1994 looks dark. Maybe it was dropping out of my Masters and taking coy steps into the record industry in forbidding London. Maybe it was the dawn of clog-footed Britpop. Maybe it was four months of Wet Wet Wet.
Or maybe it was the magnificently maudlin Portishead, introducing a refined and bleak take on the Massive Attack template, woefully misplaced on the coffee table yet a mainstay there all the same. It may boast gnomic lyrics, but ‘Sour Times’ is so steeped in woe-is-me and chilly zithers that it seems pretty clear where Beth Gibbons’ head’s at. Still, while the desperate “Nobody loves me” might come on like a tiresome whinge, it’s immediately undercut by “… not like you do”. Relief! She does have someone after all! Not that it sounds like a bed of roses. “After time, the bitter taste… Scattered seed, buried lives…”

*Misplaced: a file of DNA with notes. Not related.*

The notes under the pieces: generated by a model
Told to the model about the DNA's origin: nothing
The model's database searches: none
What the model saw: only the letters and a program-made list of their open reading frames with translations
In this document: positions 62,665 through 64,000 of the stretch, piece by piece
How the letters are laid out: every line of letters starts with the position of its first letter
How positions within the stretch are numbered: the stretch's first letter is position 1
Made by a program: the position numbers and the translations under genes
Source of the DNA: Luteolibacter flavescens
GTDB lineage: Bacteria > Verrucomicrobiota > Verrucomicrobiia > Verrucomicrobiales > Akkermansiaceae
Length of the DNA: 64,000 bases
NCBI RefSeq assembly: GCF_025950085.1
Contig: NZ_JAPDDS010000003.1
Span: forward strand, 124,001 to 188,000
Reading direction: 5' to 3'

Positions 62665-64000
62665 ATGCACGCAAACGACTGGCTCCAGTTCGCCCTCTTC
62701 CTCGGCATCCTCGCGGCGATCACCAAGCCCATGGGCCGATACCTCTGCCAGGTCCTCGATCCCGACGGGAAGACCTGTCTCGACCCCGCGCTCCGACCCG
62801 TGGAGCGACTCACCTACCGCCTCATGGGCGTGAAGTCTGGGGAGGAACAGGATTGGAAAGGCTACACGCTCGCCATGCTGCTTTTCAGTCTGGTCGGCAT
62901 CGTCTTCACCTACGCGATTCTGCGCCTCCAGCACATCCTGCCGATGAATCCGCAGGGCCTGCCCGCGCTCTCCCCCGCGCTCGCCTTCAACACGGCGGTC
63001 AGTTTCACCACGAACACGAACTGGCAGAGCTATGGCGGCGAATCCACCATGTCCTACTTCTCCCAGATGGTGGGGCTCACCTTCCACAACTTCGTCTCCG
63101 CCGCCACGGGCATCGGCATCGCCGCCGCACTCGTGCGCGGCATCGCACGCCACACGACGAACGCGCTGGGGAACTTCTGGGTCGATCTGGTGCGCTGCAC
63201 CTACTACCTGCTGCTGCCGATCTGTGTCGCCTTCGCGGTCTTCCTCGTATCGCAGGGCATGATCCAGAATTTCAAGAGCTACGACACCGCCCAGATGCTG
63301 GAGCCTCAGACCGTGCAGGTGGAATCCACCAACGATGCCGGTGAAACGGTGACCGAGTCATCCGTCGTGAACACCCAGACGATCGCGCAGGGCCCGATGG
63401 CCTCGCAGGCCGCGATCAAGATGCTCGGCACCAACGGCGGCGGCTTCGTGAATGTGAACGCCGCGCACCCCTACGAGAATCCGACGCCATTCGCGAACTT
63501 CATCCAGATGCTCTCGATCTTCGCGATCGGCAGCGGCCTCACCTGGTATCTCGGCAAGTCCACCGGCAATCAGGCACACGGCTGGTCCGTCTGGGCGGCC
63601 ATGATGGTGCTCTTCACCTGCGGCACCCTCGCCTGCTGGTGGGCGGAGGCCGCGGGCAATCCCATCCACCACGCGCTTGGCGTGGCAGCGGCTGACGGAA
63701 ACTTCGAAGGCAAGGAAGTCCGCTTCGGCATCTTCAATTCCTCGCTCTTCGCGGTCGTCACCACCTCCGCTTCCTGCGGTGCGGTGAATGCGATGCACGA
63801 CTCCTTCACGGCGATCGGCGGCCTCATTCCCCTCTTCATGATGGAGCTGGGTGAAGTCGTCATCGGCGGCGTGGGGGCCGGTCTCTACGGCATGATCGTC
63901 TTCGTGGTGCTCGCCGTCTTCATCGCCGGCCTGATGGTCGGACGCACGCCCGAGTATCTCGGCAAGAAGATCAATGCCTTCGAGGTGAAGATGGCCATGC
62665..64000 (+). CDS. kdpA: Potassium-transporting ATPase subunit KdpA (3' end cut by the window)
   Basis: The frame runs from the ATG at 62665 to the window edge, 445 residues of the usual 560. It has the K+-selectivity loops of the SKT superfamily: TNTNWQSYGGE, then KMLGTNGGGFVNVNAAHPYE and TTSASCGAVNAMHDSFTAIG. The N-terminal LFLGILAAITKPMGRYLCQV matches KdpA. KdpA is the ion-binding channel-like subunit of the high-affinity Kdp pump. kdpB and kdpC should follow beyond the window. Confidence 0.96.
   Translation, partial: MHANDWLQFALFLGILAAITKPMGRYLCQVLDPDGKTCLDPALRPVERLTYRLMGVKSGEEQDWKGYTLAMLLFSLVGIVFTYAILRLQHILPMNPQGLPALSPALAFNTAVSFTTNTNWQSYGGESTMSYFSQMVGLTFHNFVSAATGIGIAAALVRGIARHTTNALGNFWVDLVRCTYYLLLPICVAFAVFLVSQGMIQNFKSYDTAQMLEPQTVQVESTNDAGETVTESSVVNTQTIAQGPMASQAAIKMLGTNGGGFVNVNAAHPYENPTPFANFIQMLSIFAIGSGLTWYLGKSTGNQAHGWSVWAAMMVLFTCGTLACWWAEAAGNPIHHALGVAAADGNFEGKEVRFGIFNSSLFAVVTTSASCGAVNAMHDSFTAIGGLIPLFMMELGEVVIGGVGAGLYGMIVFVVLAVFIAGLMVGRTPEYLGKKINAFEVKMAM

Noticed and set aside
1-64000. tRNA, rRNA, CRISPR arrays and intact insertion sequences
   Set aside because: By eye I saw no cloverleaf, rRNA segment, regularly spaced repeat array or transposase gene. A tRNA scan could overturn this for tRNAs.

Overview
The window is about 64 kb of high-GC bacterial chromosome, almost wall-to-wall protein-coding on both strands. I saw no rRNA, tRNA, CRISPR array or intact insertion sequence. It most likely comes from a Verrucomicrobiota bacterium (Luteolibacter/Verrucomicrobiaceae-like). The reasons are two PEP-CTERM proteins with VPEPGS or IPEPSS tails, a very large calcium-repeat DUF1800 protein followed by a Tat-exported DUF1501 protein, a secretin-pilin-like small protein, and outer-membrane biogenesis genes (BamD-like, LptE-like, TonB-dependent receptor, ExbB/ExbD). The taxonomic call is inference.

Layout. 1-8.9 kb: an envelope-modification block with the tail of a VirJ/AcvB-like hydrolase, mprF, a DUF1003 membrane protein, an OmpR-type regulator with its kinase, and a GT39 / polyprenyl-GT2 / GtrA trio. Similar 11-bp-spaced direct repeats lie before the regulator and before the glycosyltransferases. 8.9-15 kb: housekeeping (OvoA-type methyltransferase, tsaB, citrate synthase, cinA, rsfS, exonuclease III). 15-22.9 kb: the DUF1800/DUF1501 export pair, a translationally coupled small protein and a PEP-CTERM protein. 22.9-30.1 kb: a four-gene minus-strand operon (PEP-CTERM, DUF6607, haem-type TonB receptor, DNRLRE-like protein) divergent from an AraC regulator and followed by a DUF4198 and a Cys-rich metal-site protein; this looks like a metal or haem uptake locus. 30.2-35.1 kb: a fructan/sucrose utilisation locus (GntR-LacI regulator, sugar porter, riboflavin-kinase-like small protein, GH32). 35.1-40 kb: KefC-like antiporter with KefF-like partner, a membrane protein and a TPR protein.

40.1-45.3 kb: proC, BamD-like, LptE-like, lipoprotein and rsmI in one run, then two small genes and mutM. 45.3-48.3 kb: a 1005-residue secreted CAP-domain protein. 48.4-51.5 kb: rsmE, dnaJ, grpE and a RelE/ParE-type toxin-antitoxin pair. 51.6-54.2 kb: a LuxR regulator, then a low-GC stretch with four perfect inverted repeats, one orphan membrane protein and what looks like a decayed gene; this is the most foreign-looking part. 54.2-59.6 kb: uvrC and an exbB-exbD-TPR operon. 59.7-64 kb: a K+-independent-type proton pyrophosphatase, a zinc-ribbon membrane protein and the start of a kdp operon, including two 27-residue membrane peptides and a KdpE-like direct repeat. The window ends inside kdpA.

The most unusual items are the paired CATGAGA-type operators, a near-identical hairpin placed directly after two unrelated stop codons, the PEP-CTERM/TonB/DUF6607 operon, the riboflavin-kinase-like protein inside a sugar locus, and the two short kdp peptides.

Dummy’s a beast of an album, as I told Junior. She mulled it over, mesmerised by the sleeve. “Is it a beast? Is it scary?” Well, yes, it is a bit; it’s not one for the fragile listener. I wondered whether she liked the song and she murmured, “I don’t know.”